The recent cyberattack that infected Israeli police computers with malware was likely part of a year-long cyberespionage operation with targets in Israel and the Palestinian territories, according to security researchers from antivirus vendor Norman.
At the end of October, the Israeli police shut down its computer network after a piece of malware was found on some of its systems. At the time, that malware was a remote access Trojan (RAT) program called Xtreme RAT and was delivered in an archive attached to a spoofed email claiming to be from Benny Gantz, the chief of general staff of the Israel Defense Forces, according to a report from antivirus vendor Trend Micro.
The RAR archive contained a file called "IDF strikes militants in Gaza Strip following rocket barrage.doc" followed by a long series of hyphens and .scr, Snorre Fagerland, principal security researcher at Norwegian antivirus vendor Norman said Monday in a report.
The .scr file, whose name was crafted to hide its real extension, dropped other files on the system's hard drive when executed: a legitimate Word document that was used as bait, an icon file and an .exe file that was actually the Xtreme RAT installer. The Norman researchers noticed that the .exe file was digitally signed with an untrusted, self-generated Microsoft certificate.
This certificate would not be validated by Windows, but the attackers probably hoped that it would trick people who manually inspected the file or would allow the malware to bypass the detection of some security products, Fagerland said.
This is not a new technique. However, what the attackers didn't realize is that the file's digital signature can be used to track down their previous attacks, since they didn't bother to change the certificate when generating new malicious files, Fagerland said.
Norman researchers searched the company's malware database for executable files signed with the same certificate and found other samples that had been used in similar email-based attacks since May. The contents of the bait documents used in those attacks suggested that the targets were from Israel.
A further analysis of the malware samples revealed that they were predominantly Xtreme RAT variants and connected back to a number of hostnames registered with free dynamic DNS providers. Many of those hostnames pointed to the same IP addresses.
Most of the IP addresses used recently are owned by U.S.-based hosting providers, which suggests that the attackers are hosting their command and control (C&C) servers in the U.S. However, that wasn't always the case.
Until the summer of this year, the hostnames pointed to IP addresses belonging to an ISP from the city of Ramallah in the West Bank, Fagerland said.
By searching for malware that historically connected to the same hosts, the Norman researchers managed to find even more Xtreme RAT samples, the oldest of which dated back to October 2011. Some of those samples were used in email attacks that, based on their bait documents, most likely targeted Palestinians, not Israelis, Fagerland said.
The moving of C&C servers from the West Bank to the U.S. might have been triggered by the later switch in targets, Fagerland said. Seeing network traffic directed at an IP address in Palestine might raise suspicion for an Israeli individual or organization, but seeing connections with U.S. IP addresses would be common, he said.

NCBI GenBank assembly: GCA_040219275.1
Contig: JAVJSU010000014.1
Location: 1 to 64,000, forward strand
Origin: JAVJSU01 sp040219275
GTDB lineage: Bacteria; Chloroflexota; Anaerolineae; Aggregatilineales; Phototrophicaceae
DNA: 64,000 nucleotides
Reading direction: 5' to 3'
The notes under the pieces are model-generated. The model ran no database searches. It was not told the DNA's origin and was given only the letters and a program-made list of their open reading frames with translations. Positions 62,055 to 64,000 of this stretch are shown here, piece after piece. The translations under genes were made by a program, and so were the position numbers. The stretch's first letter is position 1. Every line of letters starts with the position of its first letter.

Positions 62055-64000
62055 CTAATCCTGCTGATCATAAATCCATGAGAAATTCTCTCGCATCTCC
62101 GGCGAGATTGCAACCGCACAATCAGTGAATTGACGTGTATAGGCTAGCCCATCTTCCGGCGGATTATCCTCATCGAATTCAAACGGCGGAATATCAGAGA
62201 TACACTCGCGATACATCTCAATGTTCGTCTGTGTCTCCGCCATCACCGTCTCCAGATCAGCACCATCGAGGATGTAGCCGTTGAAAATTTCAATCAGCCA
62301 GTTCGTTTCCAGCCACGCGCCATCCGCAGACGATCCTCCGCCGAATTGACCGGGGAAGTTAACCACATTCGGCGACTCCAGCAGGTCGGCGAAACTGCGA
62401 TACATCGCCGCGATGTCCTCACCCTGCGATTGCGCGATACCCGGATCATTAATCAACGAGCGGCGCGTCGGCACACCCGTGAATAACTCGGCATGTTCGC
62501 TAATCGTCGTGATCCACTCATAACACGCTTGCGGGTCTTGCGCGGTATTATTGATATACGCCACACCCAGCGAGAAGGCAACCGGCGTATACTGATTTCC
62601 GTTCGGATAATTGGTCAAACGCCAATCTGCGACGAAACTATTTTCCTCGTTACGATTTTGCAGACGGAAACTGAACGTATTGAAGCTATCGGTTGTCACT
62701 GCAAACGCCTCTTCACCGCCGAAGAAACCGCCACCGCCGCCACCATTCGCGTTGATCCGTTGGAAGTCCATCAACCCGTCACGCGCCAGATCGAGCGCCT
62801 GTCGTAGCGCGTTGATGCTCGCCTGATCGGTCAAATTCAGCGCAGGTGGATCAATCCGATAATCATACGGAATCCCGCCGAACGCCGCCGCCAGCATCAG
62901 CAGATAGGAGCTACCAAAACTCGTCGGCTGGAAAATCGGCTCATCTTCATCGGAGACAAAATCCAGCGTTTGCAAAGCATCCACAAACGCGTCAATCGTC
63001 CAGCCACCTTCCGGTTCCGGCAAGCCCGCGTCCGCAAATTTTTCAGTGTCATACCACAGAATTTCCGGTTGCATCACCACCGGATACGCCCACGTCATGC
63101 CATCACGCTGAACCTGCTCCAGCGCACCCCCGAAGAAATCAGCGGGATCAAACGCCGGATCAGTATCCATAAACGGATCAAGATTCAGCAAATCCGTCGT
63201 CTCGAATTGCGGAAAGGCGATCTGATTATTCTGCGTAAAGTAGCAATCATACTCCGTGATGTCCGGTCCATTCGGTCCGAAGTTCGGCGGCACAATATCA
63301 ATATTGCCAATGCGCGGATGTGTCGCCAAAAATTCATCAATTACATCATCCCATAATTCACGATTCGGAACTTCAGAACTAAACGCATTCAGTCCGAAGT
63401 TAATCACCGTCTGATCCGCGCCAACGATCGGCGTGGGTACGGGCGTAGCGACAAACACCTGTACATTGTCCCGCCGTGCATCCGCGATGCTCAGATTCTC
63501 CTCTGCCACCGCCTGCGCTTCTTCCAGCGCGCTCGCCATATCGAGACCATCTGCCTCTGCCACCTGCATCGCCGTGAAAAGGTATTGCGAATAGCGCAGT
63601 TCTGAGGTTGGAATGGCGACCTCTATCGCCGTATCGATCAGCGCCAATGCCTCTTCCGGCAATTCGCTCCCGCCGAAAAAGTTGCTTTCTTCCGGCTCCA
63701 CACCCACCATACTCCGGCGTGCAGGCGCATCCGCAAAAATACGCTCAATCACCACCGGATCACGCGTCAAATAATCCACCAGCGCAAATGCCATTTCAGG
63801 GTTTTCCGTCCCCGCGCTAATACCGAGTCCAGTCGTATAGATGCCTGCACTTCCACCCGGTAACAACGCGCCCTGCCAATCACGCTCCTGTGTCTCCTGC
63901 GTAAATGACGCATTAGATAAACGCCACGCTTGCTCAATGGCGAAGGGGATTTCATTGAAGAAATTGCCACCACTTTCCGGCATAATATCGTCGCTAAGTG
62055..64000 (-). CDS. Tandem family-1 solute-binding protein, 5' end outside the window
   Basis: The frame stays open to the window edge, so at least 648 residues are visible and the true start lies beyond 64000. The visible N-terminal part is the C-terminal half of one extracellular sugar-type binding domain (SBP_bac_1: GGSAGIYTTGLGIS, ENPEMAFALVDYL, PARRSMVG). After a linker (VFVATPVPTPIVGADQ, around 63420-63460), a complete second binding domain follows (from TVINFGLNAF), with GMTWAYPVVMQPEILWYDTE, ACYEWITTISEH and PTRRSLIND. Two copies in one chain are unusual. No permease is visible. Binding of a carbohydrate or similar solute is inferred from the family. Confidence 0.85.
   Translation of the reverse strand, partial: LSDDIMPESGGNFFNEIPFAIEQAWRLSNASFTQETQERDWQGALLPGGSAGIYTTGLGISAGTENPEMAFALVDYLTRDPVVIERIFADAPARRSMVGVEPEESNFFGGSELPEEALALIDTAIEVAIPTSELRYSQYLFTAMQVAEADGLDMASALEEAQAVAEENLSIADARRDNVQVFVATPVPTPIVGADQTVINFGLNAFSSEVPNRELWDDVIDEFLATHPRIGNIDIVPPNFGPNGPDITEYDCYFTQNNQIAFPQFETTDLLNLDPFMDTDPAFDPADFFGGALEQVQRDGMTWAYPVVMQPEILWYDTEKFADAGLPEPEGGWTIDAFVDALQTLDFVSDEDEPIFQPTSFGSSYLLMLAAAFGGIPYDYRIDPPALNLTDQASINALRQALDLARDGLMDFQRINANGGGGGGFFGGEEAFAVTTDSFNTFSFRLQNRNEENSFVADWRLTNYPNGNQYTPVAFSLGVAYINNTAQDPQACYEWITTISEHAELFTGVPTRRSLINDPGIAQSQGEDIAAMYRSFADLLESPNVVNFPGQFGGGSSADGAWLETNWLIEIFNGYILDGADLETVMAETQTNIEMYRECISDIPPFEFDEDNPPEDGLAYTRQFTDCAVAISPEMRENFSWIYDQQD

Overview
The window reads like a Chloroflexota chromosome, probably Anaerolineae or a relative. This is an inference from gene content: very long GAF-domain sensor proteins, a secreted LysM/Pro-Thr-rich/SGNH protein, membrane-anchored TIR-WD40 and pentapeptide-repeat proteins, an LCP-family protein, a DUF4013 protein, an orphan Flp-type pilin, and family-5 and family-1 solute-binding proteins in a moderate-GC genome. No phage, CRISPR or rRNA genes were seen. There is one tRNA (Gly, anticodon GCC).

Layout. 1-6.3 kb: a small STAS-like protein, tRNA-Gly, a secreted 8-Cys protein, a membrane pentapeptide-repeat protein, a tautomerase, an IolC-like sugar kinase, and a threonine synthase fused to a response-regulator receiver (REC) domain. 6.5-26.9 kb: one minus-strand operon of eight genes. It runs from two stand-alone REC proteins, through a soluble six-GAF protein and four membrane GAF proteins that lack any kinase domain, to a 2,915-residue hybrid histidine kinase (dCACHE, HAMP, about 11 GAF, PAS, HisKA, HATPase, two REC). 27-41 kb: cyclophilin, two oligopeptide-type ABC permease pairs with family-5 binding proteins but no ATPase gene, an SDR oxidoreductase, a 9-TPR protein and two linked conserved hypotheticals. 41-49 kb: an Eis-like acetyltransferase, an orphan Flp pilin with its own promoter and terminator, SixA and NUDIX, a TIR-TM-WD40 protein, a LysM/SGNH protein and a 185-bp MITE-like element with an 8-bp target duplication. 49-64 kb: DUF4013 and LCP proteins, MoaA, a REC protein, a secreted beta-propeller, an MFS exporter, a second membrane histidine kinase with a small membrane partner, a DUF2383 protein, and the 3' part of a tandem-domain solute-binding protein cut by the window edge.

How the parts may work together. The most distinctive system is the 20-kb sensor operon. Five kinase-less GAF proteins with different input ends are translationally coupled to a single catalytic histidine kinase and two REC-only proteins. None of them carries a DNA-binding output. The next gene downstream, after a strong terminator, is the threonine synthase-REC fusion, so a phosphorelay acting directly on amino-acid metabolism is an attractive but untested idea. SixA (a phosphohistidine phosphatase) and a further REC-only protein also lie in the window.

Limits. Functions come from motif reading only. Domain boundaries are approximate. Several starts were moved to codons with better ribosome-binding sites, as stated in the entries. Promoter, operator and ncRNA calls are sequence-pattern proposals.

The Norman researchers did not have access to the C&C servers or the opportunity to analyze a machine infected with one of the samples in order to determine what kind of data the attackers were after. However, the evidence gathered by analyzing the malicious files alone point to a year-long cyberespionage operation carried out by the same group of attackers, Fagerland said.
"We have the impression that a cybersurveillance operation is underway (and is probably still ongoing -- most recent sample created Oct. 31) which was first mainly focused on Palestinian targets, then shifted towards Israel," Fagerland said in the report. "The reason for the shift is unknown. Maybe it was planned all along; or caused by changes in the political climate; or maybe the first half of the operation found data that caused the target change."
It's difficult to say who is behind the attacks, Fagerland said. It might be a government organization, a political group or a group of independent hackers, he said.
The attacks are not sophisticated in nature and did not require a lot of resources to pull off. The attackers used free hostnames instead of buying domain names, used cheap hosting solutions for their C&C infrastructure and used Xtreme RAT instead of building their own malware. Xtreme RAT is one the cheapest remote access Trojan programs available; a standard set-up costs around $40, Fagerland said.
The attackers forgot to scrub the metadata from their bait documents, which revealed the names or aliases of the people who created the files: Hitham, anar, Ayman, Tohan, ahmed, aert or HinT.
Some configuration strings found in the RAR archive that was used in the attack against the Israeli police suggest that the file's author was using the Arabic language on his computer when creating it, Jaime Blasco, head of the research lab at security firm AlienVault, said Monday via email.
"During this year we have been tracking several ongoing espionage campaigns that use XtremeRAT as the tool for accessing the victims," Blasco said. "At the beginning of the year the usage of XtremeRAT was spotted as part of a cyber espionage campaign against Syrian dissidents."
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